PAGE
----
Edmond Robinson was drafted in 2015 by the Vikings in the 7th round. At 6’3 245 he has the build of your typical WILL linebacker. While also running a 4.61 at the combine, he has the athleticism you want for a guy on the perimeter. He played D2 football but didn’t excel against the lower competition levels. He needs to add strength but his ability to move in space is what intrigued the Vikings into selecting him with every intention of giving him time to develop. Though he’s shown flashes of his potential, he can often be a liability in coverage.

Emmanuel Lamur was a player who earned his spot on the Bengals roster through a tryout at the 2012 rookie mini-camp, playing for two seasons under Zimmer previously, Zimmer brought him along to Minnesota last year. At 6’4 235 and a 4.63 40 time, Lamur also has the prototypical size and speed. However, he has had trouble with knee and shoulder injuries over his career that held him back and caused him to lose his starting role with Cincinnati. He has long arms and wraps well through contact, a solid tackler, but struggles in the run game. Once a safety at Kansas state, his strength is in coverage. Though you can often find him taking false steps on reads, he has cleaned up a lot of his footwork and angles.



Then you have Kentrelle Brothers, the Vikings 2016 5th round pick. Brothers a former second-team ALL American, stands at 6 ft tall weighing in at 245 pounds and was a tackling machine at Missouri. He has elite instincts, reads his keys well as plays develop but is heavy footed and clocked a 4.89 40 time. Not quite the speed you want for a guy on the edge. Add that along with his short frame and arms, he doesn’t fit your typical WILL build. While he would be a solid fit in the middle, its hard to envision them moving Kendricks to the outside. At this point Brothers is more of a depth guy rather than a starting outside linebacker.

                                                

So, while these two positions co-exist today in the NFL, the Vikings might already have their replacements on the current roster. However, if the Vikings were to look towards the draft to add help, what are their options? In a defensive class this deep, Mike Zimmer is probably itching to get his hands on quite a few of these guys. He loves his corners and believes you can never have enough of them. Lucky for him this is one of the deepest cornerback classes of the decade. PFF has 18 corners listed on their top 100 board, while others have as many as 24. This means the Vikings can likely get quality talent at the position in the 3rd/4throunds. But if they choose to take a corner earlier, it won’t be a good sign in their confidence in alexander. But if there’s anything we know about Mike Zimmer’s philosophies, he doesn’t ask his rookies to do much at the cornerback position. He wants to give them time to develop and when he feels they understand their job, he gives them chances to prove their ready. Expect them to draft a corner for depth and to learn.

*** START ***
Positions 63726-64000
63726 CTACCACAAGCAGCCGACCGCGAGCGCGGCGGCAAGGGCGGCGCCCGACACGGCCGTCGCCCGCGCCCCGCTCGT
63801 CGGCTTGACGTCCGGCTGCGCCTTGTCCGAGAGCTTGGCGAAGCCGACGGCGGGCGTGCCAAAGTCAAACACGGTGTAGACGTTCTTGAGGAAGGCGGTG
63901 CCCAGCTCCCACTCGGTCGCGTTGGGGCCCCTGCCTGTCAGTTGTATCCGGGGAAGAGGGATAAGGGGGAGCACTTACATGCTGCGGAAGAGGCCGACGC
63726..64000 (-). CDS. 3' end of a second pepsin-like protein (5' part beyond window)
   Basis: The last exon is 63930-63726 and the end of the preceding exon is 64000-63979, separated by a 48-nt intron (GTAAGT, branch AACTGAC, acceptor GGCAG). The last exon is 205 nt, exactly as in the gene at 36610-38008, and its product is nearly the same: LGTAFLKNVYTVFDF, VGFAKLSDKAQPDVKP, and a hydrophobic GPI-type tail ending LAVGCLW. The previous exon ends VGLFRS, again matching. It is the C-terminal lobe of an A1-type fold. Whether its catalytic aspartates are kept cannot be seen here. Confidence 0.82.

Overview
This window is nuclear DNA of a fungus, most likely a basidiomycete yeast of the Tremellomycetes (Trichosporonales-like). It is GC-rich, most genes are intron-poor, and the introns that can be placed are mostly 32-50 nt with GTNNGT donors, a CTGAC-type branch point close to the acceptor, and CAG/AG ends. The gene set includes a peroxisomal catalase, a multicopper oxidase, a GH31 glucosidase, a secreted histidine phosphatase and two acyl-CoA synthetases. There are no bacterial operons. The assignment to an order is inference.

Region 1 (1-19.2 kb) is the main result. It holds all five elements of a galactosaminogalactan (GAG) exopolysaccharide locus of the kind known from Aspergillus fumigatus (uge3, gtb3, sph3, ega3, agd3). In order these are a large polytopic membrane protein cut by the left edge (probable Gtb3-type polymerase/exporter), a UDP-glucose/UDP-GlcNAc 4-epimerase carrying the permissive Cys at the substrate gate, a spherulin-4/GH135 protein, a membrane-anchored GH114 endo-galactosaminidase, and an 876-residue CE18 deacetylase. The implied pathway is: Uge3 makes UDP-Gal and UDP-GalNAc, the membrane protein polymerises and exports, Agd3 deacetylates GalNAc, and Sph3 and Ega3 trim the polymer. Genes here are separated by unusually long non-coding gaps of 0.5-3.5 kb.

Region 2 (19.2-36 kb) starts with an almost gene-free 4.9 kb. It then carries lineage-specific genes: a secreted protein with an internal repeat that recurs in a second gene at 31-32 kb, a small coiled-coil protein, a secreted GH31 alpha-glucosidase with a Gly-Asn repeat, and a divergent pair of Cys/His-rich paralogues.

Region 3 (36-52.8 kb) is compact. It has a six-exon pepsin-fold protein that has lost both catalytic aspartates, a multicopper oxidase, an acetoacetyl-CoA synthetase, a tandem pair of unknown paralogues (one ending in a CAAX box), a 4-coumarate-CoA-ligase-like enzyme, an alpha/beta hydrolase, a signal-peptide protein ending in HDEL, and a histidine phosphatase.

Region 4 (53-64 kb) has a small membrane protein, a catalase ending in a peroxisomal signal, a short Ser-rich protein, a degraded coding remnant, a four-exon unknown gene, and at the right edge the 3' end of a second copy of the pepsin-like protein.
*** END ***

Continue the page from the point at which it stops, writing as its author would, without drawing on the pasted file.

As far as linebacker, PFF only has 4 ranked in their top 100, Only 12 in the top 200. Others have as many as 7 in their top 100, and 13 in their top 200. Not a deep class to say the least. Especially for guys who fit the Outside linebacker mold. Two top guys who fit the Vikings should they fall are Rueben foster whose stock is dropping due to off field issues and injury concerns, and Zach Cunningham who has been projected as high as 18 and as low as 51 in most mocks. But is OLB really a priority for the Vikings at 48? Are 15 snaps a game worth a high draft pick with so many other needs in the trenches? Do the Vikings take Best Player Available, or Best Player Available at a positon of need. We are days away from finding out. But look for the Vikings to go elsewhere at 48 and grab their guy in the later rounds. Though Zimmer has been tough on his rookies, the linebackers have been the ones he’s leaned on early(Barr, Kendricks). A few names to keep an eye on in the middle rounds are Duke Riley, Blair Brown, and Elijah Lee.